Toronto-born pianist / arranger / composer Gil Evans, like most pioneers, was a controversial yet ultimately respected figure in the jazz world. His work with Miles Davis, during which Evans was partly responsible for rewriting the rules on jazz instrumentation and arrangement, led to landmark recordings from Davis’ Birth of the Cool period in the late ’40s to albums such as Miles Ahead, Porgy and Bess and Sketches of Spain in the late ’50s.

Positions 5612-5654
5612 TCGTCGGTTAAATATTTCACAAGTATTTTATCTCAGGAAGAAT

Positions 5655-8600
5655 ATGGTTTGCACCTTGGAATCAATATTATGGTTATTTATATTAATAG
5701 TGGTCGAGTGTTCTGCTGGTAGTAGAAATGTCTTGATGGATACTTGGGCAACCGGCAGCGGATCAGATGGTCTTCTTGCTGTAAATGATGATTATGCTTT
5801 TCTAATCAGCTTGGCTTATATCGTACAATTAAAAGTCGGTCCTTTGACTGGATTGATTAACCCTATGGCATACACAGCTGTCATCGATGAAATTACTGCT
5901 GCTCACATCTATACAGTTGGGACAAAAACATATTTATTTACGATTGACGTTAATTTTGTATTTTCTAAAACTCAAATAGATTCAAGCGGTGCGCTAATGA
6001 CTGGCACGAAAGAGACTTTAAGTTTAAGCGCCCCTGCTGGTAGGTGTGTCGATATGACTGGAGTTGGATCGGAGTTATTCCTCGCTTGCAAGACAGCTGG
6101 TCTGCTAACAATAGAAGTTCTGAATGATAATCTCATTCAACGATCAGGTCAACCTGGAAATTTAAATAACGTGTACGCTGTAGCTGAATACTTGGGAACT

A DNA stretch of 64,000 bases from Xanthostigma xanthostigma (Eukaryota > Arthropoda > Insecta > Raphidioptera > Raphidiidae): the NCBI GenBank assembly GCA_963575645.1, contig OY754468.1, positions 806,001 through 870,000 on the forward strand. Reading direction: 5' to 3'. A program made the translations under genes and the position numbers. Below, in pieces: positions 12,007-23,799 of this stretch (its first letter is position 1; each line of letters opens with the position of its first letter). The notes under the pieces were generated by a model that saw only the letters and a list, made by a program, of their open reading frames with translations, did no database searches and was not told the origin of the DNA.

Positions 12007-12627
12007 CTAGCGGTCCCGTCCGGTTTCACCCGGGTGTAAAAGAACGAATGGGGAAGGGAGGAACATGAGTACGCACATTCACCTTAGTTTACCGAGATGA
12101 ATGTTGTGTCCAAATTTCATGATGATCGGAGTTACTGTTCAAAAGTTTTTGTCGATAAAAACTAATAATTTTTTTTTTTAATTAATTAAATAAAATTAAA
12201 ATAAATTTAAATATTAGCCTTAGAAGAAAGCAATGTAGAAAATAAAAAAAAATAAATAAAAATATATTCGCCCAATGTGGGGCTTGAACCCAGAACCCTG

As a sound innovator, Evans was the first to use French horns in jazz and later would be accused of selling out to rock ‘n’ roll when he and Miles Davis introduced electric bass and synthesizers to their sessions in the late ’60s. A mid-’70s recording of Jimi Hendrix material also had jazz purists in a tizzy. Evans died in Cuernavaca, Mexico, in 1988 at the age of 76.
Learn more about Gil Evans at CanadianMusicHalloffame.ca.